The Trump administration today announced its decision to terminate the public process regarding re-introducing grizzly bears back into the North Cascades Ecosystem of Washington state. This decision was reported by U.S. Department of the Interior Secretary David Bernhardt despite public input and science, denying grizzlies access to their historic range.
Robb Krehbiel, Northwest Representative for Defenders of Wildlife, issued this statement:
“The Trump administration has broken its promise to reintroduce North Cascades grizzly bears despite ample public support. Former Interior Secretary Zinke, one of President Trump’s own appointees, committed to return grizzlies to the North Cascades, yet the administration continues to let politics get in the way. We will continue to fight for the restoration of this landscape and for grizzlies to return to their historic range. The data is clear: these bears belong here.”
• In March 2018, then-Secretary of the Interior Ryan Zinke committed to finalizing a plan to return grizzlies to the North Cascades Ecosystem before the end of the summer. That announcement restarted the EIS process, allowing agencies to review the more than 126,000 EIS public comments received in 2017. Zinke announced that a record of decision would be reached by the end of 2018, but instead he issued a “stop work” order months later, providing no plan to continue the process.
• In June 2019, the public comment period for the EIS was reopened, extending the deadline until October 2019. Defenders of Wildlife and partners generated more than 133,000 comments in support of grizzly reintroduction.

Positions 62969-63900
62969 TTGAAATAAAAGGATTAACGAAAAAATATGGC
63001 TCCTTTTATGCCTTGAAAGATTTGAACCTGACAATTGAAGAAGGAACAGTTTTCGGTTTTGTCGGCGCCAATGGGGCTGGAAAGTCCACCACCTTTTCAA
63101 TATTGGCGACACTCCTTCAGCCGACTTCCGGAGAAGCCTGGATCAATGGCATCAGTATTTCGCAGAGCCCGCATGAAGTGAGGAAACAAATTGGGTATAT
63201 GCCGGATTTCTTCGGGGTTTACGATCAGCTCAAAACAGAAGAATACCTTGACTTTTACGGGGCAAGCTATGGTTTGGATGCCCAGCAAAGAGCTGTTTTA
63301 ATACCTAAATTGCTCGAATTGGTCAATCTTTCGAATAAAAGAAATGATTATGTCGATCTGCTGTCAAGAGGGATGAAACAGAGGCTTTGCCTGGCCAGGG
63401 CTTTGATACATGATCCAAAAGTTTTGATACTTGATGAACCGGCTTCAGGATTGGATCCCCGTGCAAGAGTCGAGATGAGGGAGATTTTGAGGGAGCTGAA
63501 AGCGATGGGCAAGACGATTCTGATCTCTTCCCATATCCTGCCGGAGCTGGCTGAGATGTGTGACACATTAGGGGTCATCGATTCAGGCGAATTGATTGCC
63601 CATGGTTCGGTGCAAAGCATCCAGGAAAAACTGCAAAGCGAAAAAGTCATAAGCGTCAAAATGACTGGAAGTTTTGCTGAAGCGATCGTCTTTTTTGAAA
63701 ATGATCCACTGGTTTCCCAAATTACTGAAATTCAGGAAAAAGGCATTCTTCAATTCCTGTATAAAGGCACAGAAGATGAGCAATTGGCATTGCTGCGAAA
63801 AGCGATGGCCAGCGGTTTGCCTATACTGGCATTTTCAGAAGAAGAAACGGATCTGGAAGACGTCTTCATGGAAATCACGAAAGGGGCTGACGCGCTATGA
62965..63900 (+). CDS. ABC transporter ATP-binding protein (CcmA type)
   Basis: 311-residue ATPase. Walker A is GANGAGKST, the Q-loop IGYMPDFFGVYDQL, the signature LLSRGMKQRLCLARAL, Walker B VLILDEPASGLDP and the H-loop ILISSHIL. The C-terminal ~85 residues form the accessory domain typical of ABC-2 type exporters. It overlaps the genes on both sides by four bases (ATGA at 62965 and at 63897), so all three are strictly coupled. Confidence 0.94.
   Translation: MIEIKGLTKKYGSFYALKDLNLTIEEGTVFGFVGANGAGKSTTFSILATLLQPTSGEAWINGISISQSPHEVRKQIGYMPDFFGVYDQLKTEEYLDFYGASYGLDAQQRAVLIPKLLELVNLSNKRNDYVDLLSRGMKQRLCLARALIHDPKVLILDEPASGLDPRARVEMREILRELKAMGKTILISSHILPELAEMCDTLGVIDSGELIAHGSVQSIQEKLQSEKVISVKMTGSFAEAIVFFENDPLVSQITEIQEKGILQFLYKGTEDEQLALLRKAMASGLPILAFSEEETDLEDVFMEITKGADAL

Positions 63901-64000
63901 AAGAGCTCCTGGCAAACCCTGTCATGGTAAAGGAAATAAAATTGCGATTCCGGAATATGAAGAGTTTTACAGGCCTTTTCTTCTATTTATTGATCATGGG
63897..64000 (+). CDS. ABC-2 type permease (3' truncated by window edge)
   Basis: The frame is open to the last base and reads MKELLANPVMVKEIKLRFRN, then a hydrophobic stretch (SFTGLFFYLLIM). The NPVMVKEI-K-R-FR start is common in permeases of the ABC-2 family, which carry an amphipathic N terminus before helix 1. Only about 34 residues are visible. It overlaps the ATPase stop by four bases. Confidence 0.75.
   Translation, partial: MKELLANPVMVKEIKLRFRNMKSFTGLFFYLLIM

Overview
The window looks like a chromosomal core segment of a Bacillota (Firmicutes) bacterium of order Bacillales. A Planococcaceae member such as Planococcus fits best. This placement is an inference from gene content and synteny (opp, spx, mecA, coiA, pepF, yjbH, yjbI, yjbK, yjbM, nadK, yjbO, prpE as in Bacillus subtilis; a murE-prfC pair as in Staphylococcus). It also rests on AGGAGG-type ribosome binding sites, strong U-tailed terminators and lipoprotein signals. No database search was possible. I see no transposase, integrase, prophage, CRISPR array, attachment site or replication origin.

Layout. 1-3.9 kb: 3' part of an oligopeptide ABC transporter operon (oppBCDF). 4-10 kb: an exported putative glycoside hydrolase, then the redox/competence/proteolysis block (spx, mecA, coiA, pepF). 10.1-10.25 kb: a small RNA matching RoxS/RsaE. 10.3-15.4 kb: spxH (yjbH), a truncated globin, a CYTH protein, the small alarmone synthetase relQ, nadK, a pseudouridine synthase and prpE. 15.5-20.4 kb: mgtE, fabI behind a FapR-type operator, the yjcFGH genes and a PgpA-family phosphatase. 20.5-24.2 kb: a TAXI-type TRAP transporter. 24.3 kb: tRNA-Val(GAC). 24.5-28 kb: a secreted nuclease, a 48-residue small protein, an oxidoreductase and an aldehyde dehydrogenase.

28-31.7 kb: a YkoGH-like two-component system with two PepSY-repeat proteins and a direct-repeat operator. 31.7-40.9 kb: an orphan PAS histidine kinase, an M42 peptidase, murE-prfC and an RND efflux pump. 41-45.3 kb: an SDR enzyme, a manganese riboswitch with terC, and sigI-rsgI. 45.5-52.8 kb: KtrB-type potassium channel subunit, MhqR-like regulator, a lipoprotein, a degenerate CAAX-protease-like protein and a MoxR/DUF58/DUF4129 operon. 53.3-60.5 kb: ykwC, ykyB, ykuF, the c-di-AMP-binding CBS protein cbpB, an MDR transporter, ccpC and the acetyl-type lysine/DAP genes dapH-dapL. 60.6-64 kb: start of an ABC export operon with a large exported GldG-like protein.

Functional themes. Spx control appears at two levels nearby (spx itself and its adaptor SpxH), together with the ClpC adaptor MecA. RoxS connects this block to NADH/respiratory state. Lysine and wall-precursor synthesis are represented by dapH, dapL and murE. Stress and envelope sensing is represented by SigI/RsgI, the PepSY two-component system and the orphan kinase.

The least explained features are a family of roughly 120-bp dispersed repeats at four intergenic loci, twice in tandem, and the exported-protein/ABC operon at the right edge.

• More than 80% of Washington voters support bringing grizzlies back to the North Cascades, according to a 2016 poll.
• The North Cascades Grizzly Bear Recovery Zone, anchored by North Cascades National Park, was designated by federal scientists in 1997, when it was determined that the region has sufficient quality habitat to support a sizeable grizzly population. It is the only grizzly bear recovery area on the West Coast of the contiguous United States.
• Biologists estimate there are fewer than 10 grizzly bears remaining in the North Cascades today, making it the most at-risk bear population in North America. The last verified grizzly sighting in Washington’s Cascades was in 1996, with more recent documentations occurring in the British Columbia portion of the ecosystem.
• The main threat to grizzly bears in this recovery zone is a small population size and isolation from other grizzly populations in central British Columbia and the Rocky Mountains. Successful restoration of North Cascades grizzly bears would be a historic victory, indicating restoration of all wildlife populations that were present in the region, prior to the turn of the 19th century.